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Hybridization Cascade Plus Strand-Displacement Isothermal Amplification of RNA Target with Secondary Structure Motifs and Its Application for Detecting Dengue and Zika Viruses

Saisuk, W., Srisawat, C., Yoksan, S., Dharakul, T.
Analytical chemistry 2019 v.91 no.5 pp. 3286-3293
RNA, dengue, detection limit, nucleic acid hybridization, reverse transcription, temperature, viruses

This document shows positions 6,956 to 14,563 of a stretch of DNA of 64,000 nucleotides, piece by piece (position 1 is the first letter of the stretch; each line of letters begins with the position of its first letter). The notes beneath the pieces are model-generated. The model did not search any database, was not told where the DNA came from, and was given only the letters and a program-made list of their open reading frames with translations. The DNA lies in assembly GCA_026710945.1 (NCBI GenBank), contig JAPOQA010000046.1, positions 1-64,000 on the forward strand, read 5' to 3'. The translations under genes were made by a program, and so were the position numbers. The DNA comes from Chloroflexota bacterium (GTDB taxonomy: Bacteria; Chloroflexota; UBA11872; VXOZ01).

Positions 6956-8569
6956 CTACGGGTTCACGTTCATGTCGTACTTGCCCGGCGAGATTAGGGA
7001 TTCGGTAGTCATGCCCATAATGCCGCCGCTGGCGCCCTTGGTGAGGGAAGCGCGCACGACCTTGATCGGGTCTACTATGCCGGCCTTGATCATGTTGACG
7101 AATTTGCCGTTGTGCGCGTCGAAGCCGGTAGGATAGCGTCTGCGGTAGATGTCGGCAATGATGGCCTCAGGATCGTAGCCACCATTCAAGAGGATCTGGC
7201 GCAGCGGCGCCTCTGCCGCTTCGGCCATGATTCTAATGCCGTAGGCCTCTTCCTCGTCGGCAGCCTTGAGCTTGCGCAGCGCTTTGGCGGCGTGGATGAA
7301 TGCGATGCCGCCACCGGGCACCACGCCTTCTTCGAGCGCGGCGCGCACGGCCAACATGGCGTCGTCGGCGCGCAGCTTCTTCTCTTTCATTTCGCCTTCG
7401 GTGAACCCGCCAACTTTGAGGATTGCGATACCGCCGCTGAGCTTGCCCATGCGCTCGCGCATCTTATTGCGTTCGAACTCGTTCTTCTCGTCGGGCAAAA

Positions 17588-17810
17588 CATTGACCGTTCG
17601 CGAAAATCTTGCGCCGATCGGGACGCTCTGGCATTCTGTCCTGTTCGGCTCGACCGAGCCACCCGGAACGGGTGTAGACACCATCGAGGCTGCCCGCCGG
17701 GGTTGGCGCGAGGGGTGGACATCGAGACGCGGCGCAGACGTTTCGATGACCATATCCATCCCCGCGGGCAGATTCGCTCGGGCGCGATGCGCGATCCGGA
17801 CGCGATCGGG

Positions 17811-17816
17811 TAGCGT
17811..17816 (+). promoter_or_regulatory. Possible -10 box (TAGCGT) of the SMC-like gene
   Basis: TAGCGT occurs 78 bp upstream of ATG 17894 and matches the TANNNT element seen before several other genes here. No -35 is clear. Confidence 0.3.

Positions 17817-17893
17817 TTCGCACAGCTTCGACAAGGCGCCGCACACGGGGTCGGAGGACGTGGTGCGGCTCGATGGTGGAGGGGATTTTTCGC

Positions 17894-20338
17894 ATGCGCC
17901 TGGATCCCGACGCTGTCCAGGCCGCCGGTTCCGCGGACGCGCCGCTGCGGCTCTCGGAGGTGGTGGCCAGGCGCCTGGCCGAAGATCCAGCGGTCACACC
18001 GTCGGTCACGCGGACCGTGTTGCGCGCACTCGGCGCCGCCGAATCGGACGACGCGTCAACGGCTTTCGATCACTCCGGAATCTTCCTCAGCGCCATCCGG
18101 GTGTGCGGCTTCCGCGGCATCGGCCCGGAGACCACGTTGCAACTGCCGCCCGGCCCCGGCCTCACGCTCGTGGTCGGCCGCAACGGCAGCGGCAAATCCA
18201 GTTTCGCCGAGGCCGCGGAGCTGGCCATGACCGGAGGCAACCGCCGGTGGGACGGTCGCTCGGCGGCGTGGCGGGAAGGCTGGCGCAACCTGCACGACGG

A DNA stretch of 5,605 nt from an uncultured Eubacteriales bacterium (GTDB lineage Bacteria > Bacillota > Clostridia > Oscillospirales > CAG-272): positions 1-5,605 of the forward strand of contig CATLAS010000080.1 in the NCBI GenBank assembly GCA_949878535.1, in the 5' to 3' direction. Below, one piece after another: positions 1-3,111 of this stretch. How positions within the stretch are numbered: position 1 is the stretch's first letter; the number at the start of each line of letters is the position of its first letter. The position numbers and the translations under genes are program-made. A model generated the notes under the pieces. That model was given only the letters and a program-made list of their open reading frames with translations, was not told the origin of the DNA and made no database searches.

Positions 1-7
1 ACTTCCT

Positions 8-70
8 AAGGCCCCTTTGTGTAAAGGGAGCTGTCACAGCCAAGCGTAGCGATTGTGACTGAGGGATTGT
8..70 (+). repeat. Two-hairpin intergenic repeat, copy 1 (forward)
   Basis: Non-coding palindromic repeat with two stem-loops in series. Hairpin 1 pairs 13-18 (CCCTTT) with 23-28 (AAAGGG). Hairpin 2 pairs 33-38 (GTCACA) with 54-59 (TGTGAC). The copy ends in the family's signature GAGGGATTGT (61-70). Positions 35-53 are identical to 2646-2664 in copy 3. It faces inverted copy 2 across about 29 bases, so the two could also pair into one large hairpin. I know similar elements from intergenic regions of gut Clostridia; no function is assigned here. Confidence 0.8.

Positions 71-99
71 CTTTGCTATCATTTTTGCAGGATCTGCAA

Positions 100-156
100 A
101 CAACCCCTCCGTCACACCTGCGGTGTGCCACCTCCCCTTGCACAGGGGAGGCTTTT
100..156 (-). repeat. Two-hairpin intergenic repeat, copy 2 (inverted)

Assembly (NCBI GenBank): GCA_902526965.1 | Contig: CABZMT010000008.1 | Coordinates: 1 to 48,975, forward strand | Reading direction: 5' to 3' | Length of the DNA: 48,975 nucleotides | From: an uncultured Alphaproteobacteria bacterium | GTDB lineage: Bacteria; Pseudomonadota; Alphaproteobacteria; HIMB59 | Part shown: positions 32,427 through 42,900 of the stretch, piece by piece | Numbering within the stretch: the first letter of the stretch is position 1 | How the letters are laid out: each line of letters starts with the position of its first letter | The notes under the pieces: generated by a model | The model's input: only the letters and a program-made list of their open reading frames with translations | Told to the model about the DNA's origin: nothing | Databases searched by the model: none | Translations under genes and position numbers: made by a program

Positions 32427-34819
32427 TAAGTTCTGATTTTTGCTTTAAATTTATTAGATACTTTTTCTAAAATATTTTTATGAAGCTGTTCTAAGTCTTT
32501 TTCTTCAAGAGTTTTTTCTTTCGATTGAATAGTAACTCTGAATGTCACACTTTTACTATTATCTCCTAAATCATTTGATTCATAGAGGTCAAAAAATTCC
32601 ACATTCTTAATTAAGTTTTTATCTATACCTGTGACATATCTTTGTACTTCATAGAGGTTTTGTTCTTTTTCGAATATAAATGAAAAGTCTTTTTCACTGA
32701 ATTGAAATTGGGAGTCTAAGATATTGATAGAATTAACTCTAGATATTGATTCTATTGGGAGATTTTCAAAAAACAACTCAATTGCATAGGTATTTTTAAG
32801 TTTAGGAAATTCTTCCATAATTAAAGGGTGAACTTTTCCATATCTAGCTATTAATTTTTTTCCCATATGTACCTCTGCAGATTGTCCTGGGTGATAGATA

Biological RNA generally comprises secondary structure motifs which cause a problem for target RNA detection by isothermal amplification methods. The complexity of the secondary structures makes RNA targets inaccessible for probe hybridization, resulting in decreased sensitivity and selectivity. This is particularly important because the hybridization step of the isothermal amplification method requires a limited temperature range. A strand-displacement strategy can enhance the hybridization efficiency between the probe and target RNA with secondary structure motifs. A short, single-stranded segment within the secondary structure can be used as a toehold for initiating strand displacement. The strategy has been used to establish a highly sensitive isothermal amplification by a combination of a hairpin probe hybridization and strand-displacement amplification. The hairpin probe is placed on the single-stranded segment of the target RNA’s secondary structure to initiate strand displacement. The probe’s hybridization cascade provides a template for exponential amplification in two directions by strand-displacement amplification, designated hybridization cascade plus strand-displacement isothermal amplification (HyCaSD). The method requires no reverse transcription step. HyCaSD showed an excellent sensitivity with the limit of detection in the femtomolar (fM) range for synthetic targets as well as viral RNAs. Discrimination between DENV/ZIKV and JEV/CHIKV was successfully demonstrated using real viruses. Therefore, HyCaSD is a promising platform that can be further developed for diagnostic applications.